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Suggested Learning

Dealing with diabetes

People with long-term conditions are at increased risk of the complications of Covid-19 infection, but may also have other concerns about their health. So what are the considerations for those with diabetes?

Infections are more commonly experienced by people with diabetes than those without the condition, and there is also a higher risk of these infections becoming complicated. As such, this patient group has been identified as being at increased risk of severe illness from Covid-19. While most individuals are not in the “extremely vulnerable” group who have been advised by the Government to practice “shielding” (see panel), they should be particularly careful in following social distancing measures and keeping safe.

This means staying at home except for exercise; medical or care needs; travelling to and from work, if this is essential and can’t be done from home; and buying basic necessities such as food and medication, although these trips should be as infrequent as possible. When out and about, it is important to stay a minimum of two metres apart from other people and to wash hands with soap and water for at least 20 seconds upon returning home.

The symptoms of the Covid-19 infection are no different for those with diabetes, with the most common being a fever and/or a new continuous cough, which is defined as coughing a lot for more than an hour, three or more coughing bouts in 24 hours, or a worse than usual cough for individuals who usually have a cough anyway. Anyone with these symptoms should stay at home for seven days from when the symptoms started, and use the dedicated NHS 111 online service instead of visiting a GP surgery, pharmacy or hospital if they become concerned about their symptoms. The NHS 111 telephone service is available for those who cannot access the help they need online, or for those who might be worried, for example about a child or baby with symptoms.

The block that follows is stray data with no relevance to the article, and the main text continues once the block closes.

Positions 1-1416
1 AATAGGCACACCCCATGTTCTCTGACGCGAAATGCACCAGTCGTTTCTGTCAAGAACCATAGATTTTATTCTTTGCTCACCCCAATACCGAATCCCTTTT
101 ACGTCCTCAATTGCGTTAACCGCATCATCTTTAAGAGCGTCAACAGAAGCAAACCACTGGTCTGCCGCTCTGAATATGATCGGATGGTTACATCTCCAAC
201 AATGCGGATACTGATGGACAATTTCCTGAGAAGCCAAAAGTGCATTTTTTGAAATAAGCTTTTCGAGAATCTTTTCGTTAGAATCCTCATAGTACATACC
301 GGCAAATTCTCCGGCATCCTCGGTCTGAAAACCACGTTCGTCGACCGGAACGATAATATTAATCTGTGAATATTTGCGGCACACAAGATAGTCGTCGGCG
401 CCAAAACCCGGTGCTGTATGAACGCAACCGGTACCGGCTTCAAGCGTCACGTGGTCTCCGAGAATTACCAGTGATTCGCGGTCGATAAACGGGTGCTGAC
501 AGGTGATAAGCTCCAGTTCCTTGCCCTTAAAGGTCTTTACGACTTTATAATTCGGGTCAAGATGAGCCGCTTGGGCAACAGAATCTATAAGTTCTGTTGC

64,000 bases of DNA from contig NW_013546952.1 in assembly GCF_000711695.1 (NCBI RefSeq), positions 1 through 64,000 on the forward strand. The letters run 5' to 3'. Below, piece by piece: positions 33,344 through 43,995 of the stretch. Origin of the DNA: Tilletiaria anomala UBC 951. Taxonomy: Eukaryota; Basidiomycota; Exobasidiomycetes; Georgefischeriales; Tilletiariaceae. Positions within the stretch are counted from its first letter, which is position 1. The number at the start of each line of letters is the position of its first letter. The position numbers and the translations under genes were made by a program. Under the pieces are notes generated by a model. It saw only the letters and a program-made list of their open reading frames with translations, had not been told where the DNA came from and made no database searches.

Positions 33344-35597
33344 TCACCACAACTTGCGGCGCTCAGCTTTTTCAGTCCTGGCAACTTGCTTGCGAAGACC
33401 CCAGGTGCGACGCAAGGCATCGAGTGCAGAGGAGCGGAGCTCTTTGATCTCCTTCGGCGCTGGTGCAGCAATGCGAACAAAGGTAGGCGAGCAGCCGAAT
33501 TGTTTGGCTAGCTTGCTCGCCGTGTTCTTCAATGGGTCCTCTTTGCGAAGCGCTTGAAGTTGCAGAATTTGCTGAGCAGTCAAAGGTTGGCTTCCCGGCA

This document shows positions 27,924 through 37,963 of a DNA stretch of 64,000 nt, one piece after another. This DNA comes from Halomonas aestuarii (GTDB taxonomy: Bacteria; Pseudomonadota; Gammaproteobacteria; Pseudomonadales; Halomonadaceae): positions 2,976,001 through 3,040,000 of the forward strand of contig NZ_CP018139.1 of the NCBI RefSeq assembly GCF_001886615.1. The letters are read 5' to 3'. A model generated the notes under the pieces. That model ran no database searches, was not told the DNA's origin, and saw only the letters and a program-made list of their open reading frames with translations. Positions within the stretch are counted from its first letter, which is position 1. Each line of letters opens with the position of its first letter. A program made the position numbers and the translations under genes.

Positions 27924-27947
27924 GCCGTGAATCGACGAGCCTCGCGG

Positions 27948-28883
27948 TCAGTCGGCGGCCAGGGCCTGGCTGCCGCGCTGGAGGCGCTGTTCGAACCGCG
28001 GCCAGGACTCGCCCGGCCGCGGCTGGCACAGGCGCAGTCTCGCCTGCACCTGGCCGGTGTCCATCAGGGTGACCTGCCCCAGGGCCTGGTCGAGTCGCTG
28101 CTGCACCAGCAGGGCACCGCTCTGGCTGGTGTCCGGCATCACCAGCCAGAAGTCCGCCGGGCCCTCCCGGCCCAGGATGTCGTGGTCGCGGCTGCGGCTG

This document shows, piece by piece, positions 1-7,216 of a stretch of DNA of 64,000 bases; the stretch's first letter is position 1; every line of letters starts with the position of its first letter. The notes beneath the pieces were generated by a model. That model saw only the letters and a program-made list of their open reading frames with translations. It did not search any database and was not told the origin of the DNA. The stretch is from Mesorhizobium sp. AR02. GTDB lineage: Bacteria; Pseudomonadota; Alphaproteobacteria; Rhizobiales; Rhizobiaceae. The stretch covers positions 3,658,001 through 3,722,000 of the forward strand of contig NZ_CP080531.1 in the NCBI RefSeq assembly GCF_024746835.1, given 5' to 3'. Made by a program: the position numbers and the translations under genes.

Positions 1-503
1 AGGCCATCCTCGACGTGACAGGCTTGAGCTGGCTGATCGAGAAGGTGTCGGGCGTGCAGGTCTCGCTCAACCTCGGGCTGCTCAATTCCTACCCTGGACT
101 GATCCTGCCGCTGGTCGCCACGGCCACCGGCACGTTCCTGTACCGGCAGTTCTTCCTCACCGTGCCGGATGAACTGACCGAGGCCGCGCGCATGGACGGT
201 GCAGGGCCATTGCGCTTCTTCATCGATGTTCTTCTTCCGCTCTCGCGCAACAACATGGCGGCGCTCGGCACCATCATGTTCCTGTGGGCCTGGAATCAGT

There is, of course, still urgent medical help available for those who are very unwell or deteriorating. A recent rise in the number of non-Covid-19 related deaths might be explained by people avoiding hospitals, but the chief executive of NHS England, Sir Simon Stevens, has stated that there is capacity and is urging people to seek help if they need it.

Vulnerable individuals

Some specific patient groups have been highlighted as being at very high risk of severe illness from Covid-19 due an underlying health condition, so have been advised to adopt “shielding” measures to minimise interactions with others.

The groups include:

•  Solid organ transplant recipients

•  Certain cancer patients, including those currently undergoing active chemotherapy or having targeted treatments that affect the immune system, and anyone with cancers of the blood or bone marrow, such as leukaemia or lymphoma, at any stage of treatment

•  Anyone with a severe respiratory condition, such as cystic fibrosis or brittle asthma

•  People with rare diseases that significantly increase the risk of infections, such as severe sickle cell disease

•  Those on immunosuppression therapies at a high enough level that the risk of infection
is significantly increased

•  Pregnant women who also have significant heart disease.

The above individuals should have received a letter from the NHS strongly advising them to stay at home at all times for at least 12 weeks in order to avoid face-to-face contact, other than with household members and anyone who delivers essential support or care – although these individuals should stringently adhere to guidance on social distancing. Most people with diabetes will not need to shield.